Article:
Men carry a higher average account balance ($1,525) in their health savings accounts and health reimbursement accounts compared to women ($1,321), says the Employee Benefit Research Institute’s “Health Savings Accounts and Health Reimbursement Arrangements: Assets, Account Balances, and Rollovers, 2006–2010.” EBRI attributes this to the fact that men use less health care than women, allowing them to maintain higher account balances.… More than 25 percent of women diagnosed with early ovarian cancer do not receive lymph node biopsies — disheartening because lymph node biopsies can lead to improved survival, say researchers at the University of California–Davis Cancer Center and the California Cancer Registry. They found that 72 percent of patients with early-stage disease had diseased lymph nodes in the pelvis and abdomen. Five-year survival for women who had a node biopsy was 84 percent, compared with only 69 percent of those who did not have the tests. Findings were published in the journal Gynecology Oncology.… The percentage of adults 45 years and older who use a statin to control their cholesterol increased from 2 percent in 1988–1994 to 25 percent in 2005–2008 according to “Health, United States, 2010,” a report prepared by the Centers for Disease Control and Prevention’s National Center for Health Statistics. Half of men ages 65–74 had taken a statin drug in 2005–2008, compared with over one third of women in the same age group.

Managed Care’s Top Ten Articles of 2016

There’s a lot more going on in health care than mergers (Aetna-Humana, Anthem-Cigna) creating huge players. Hundreds of insurers operate in 50 different states. Self-insured employers, ACA public exchanges, Medicare Advantage, and Medicaid managed care plans crowd an increasingly complex market.

Major health care players are determined to make health information exchanges (HIEs) work. The push toward value-based payment alone almost guarantees that HIEs will be tweaked, poked, prodded, and overhauled until they deliver on their promise. The goal: straight talk from and among tech systems.

They bring a different mindset. They’re willing to work in teams and focus on the sort of evidence-based medicine that can guide health care’s transformation into a system based on value. One question: How well will this new generation of data-driven MDs deal with patients?

The surge of new MS treatments have been for the relapsing-remitting form of the disease. There’s hope for sufferers of a different form of MS. By homing in on CD20-positive B cells, ocrelizumab is able to knock them out and other aberrant B cells circulating in the bloodstream.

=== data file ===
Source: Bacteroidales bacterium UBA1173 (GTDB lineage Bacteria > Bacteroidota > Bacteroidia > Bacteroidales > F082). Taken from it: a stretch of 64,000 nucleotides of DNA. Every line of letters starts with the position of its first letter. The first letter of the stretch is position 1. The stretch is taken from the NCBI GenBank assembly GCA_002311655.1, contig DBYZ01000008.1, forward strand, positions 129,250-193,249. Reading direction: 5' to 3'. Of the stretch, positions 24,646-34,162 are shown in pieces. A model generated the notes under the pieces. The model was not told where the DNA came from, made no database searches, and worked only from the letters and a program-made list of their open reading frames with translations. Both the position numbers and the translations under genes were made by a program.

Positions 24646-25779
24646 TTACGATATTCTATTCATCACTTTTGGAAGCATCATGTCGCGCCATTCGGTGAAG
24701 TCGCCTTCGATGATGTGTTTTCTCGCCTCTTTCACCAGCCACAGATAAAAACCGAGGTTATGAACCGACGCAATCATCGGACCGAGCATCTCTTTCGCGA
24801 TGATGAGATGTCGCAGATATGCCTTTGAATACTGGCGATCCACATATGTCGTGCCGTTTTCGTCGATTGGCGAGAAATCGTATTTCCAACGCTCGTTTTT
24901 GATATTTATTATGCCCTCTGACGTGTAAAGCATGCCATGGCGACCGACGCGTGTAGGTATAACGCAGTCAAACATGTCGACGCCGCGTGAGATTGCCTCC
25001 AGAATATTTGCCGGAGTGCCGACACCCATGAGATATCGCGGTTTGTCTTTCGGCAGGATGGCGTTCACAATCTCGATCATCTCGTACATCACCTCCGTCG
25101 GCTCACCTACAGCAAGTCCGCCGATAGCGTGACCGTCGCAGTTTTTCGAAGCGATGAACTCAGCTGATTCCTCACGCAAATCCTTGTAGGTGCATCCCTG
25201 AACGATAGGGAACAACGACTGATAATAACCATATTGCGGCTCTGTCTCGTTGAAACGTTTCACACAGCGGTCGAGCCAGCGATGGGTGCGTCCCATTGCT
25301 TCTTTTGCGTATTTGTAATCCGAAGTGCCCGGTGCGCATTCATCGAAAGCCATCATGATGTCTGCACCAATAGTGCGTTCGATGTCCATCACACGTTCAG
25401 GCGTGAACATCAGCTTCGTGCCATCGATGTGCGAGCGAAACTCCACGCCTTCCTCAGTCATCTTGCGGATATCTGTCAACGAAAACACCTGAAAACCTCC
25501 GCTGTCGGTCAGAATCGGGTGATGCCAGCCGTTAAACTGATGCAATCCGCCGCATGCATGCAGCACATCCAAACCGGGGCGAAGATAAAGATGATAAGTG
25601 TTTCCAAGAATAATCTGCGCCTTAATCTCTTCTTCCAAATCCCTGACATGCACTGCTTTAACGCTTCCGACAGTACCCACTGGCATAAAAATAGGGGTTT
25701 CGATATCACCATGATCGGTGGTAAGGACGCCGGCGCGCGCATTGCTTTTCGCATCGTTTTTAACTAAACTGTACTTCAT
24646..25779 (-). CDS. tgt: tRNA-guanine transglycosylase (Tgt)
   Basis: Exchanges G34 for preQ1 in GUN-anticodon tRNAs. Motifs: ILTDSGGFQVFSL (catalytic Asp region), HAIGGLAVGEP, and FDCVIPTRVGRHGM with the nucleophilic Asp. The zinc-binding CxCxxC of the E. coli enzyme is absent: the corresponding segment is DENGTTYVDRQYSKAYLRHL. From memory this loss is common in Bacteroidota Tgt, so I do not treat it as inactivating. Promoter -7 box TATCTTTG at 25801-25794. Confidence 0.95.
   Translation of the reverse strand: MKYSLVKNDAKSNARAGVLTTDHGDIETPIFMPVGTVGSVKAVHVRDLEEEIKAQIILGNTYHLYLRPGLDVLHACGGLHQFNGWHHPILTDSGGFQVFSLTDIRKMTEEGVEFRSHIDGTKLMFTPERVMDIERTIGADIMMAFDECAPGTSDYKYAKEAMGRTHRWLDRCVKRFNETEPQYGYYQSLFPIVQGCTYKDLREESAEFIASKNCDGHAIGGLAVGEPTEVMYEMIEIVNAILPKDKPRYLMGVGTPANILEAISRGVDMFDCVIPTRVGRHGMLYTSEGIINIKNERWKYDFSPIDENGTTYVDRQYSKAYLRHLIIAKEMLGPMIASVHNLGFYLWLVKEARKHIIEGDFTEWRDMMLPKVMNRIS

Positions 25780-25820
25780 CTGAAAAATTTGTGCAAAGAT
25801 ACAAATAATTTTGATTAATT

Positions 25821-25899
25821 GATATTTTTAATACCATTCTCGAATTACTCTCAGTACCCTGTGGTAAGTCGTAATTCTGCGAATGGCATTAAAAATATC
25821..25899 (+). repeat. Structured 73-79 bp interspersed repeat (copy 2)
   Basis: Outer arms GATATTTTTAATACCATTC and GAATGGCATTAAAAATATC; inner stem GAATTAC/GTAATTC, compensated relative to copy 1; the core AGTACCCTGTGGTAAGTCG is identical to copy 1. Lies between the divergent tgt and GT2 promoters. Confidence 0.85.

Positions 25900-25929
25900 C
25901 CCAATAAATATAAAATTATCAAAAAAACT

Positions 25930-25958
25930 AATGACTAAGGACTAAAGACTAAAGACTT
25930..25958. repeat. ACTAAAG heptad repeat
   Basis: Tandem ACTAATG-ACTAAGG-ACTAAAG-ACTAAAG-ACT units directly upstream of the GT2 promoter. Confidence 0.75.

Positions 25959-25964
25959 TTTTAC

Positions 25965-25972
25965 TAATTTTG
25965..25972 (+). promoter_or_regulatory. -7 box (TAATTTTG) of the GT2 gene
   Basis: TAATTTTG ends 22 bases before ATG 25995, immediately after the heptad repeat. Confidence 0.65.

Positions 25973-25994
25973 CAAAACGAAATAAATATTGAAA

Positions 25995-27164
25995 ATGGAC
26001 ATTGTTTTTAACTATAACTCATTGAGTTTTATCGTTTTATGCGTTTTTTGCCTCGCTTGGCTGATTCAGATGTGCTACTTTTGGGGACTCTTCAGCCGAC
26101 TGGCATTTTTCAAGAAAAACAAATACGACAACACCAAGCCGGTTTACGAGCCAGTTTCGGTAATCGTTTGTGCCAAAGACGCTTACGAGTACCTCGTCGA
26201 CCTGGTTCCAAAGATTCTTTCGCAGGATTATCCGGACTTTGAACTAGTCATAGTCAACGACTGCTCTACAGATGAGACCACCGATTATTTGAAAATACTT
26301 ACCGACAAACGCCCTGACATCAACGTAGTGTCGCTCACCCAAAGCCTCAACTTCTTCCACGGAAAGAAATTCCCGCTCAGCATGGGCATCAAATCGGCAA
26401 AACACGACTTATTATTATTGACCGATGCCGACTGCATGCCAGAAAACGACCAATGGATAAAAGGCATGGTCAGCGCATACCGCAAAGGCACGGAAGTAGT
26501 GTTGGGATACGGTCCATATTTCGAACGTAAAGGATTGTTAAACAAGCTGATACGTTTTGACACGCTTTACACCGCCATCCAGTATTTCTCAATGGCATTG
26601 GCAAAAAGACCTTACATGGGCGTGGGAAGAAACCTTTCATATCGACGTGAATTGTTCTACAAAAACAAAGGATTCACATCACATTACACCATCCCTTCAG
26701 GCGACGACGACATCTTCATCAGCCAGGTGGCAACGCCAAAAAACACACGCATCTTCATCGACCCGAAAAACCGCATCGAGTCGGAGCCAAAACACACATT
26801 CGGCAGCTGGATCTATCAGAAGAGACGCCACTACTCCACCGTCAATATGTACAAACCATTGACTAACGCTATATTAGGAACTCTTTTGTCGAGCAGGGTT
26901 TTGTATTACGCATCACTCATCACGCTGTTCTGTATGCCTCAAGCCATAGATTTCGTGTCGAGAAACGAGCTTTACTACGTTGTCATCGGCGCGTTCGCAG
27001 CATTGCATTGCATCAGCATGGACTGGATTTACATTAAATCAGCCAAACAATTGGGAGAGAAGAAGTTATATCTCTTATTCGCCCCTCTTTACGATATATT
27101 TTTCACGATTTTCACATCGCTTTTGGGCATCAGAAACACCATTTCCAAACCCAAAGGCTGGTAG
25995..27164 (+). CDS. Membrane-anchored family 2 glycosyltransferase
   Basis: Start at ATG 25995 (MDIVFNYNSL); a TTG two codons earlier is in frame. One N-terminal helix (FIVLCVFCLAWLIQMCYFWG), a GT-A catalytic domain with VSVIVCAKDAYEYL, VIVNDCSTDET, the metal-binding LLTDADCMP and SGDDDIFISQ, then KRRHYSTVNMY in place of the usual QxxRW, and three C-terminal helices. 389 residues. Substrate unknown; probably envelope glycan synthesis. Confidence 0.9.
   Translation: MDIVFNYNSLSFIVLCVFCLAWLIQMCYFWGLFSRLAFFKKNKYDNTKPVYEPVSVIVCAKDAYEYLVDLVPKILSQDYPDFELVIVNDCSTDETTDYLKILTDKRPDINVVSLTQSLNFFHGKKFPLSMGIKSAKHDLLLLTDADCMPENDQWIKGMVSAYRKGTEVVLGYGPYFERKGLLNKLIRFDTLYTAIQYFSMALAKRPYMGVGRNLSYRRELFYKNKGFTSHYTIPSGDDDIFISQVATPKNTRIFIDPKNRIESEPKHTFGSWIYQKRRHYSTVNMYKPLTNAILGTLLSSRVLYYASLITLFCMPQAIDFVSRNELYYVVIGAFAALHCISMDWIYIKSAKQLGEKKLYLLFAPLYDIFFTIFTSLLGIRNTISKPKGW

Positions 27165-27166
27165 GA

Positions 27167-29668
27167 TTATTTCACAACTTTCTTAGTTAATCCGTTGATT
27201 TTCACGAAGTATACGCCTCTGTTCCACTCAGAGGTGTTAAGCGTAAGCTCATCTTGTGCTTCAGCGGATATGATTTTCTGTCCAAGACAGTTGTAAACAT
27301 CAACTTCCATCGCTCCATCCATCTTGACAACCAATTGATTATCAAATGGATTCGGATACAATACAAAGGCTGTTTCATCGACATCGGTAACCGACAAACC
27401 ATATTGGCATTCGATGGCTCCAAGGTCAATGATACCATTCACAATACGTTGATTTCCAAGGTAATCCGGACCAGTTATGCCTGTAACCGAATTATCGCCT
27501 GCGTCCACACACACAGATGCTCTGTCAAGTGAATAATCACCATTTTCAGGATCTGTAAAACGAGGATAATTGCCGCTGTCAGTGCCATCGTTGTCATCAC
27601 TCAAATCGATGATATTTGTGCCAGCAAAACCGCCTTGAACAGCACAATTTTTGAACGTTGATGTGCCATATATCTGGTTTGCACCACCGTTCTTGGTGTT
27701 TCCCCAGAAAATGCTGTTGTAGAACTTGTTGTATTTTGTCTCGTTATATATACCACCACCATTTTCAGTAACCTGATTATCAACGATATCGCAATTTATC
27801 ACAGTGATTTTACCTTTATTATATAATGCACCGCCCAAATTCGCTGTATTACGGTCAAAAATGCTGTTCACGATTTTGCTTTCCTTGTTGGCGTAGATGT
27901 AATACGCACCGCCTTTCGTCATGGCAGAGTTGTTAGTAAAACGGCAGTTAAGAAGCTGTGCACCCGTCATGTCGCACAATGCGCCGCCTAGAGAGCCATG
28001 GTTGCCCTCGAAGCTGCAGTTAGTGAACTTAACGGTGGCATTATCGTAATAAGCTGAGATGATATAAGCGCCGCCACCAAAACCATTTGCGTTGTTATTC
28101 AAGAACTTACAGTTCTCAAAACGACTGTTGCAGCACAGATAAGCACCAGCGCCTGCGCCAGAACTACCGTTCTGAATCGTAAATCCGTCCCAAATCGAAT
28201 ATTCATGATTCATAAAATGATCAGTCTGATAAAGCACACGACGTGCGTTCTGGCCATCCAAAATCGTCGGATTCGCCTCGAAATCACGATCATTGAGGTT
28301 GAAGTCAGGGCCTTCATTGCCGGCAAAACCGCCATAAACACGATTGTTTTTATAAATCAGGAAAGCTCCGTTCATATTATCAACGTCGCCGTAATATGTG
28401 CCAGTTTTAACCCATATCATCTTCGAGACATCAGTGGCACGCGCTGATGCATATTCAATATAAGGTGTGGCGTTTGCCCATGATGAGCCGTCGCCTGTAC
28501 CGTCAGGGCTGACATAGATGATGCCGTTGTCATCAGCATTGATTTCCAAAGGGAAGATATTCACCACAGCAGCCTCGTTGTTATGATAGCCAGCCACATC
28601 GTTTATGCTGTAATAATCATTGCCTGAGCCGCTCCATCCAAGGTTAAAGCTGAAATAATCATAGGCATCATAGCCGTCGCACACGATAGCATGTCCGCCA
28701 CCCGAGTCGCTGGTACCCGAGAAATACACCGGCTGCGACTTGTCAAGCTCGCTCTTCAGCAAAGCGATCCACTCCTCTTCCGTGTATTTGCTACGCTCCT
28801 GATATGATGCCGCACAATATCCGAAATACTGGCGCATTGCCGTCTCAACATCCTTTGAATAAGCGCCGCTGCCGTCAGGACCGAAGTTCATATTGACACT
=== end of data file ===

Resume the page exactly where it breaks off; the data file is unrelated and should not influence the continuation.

A flood of tests have insurers ramping up prior authorization and utilization review. Information overload is a problem. As doctors struggle to keep up, health plans need to get ahead of the development of the technology in order to successfully manage genetic testing appropriately.

Having the data is one thing. Knowing how to use it is another. Applying its computational power to the data, a company called RowdMap puts providers into high-, medium-, and low-value buckets compared with peers in their markets, using specific benchmarks to show why outliers differ from the norm.
Competition among manufacturers, industry consolidation, and capitalization on me-too drugs are cranking up generic and branded drug prices. This increase has compelled PBMs, health plan sponsors, and retail pharmacies to find novel ways to turn a profit, often at the expense of the consumer.
The development of recombinant DNA and other technologies has added a new dimension to care. These medications have revolutionized the treatment of rheumatoid arthritis and many of the other 80 or so autoimmune diseases. But they can be budget busters and have a tricky side effect profile.

Shelley Slade
Vogel, Slade & Goldstein

Hub programs have emerged as a profitable new line of business in the sales and distribution side of the pharmaceutical industry that has got more than its fair share of wheeling and dealing. But they spell trouble if they spark collusion, threaten patients, or waste federal dollars.

More companies are self-insuring—and it’s not just large employers that are striking out on their own. The percentage of employers who fully self-insure increased by 44% in 1999 to 63% in 2015. Self-insurance may give employers more control over benefit packages, and stop-loss protects them against uncapped liability.